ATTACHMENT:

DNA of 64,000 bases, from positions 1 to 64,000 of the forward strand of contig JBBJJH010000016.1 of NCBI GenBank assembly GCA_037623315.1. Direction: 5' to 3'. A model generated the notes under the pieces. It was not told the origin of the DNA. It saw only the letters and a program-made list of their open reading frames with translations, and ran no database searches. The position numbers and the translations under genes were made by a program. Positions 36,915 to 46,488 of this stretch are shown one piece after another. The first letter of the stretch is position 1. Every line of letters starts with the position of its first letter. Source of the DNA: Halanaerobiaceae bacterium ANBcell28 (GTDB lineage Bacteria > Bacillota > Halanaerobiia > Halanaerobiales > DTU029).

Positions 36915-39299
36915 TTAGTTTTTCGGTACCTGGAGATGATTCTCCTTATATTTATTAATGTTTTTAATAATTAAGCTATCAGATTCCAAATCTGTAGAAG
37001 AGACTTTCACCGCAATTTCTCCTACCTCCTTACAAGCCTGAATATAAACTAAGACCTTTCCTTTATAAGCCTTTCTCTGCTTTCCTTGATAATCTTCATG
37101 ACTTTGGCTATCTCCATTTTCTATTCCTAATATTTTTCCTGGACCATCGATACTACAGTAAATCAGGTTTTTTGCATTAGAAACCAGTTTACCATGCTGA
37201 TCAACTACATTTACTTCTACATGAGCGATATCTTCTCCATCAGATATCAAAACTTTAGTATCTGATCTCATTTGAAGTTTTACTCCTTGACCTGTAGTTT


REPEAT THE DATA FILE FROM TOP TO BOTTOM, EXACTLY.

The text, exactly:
DNA of 64,000 bases, from positions 1 to 64,000 of the forward strand of contig JBBJJH010000016.1 of NCBI GenBank assembly GCA_037623315.1. Direction: 5' to 3'. A model generated the notes under the pieces. It was not told the origin of the DNA. It saw only the letters and a program-made list of their open reading frames with translations, and ran no database searches. The position numbers and the translations under genes were made by a program. Positions 36,915 to 46,488 of this stretch are shown one piece after another. The first letter of the stretch is position 1. Every line of letters starts with the position of its first letter. Source of the DNA: Halanaerobiaceae bacterium ANBcell28 (GTDB lineage Bacteria > Bacillota > Halanaerobiia > Halanaerobiales > DTU029).

Positions 36915-39299
36915 TTAGTTTTTCGGTACCTGGAGATGATTCTCCTTATATTTATTAATGTTTTTAATAATTAAGCTATCAGATTCCAAATCTGTAGAAG
37001 AGACTTTCACCGCAATTTCTCCTACCTCCTTACAAGCCTGAATATAAACTAAGACCTTTCCTTTATAAGCCTTTCTCTGCTTTCCTTGATAATCTTCATG
37101 ACTTTGGCTATCTCCATTTTCTATTCCTAATATTTTTCCTGGACCATCGATACTACAGTAAATCAGGTTTTTTGCATTAGAAACCAGTTTACCATGCTGA
37201 TCAACTACATTTACTTCTACATGAGCGATATCTTCTCCATCAGATATCAAAACTTTAGTATCTGATCTCATTTGAAGTTTTACTCCTTGACCTGTAGTTT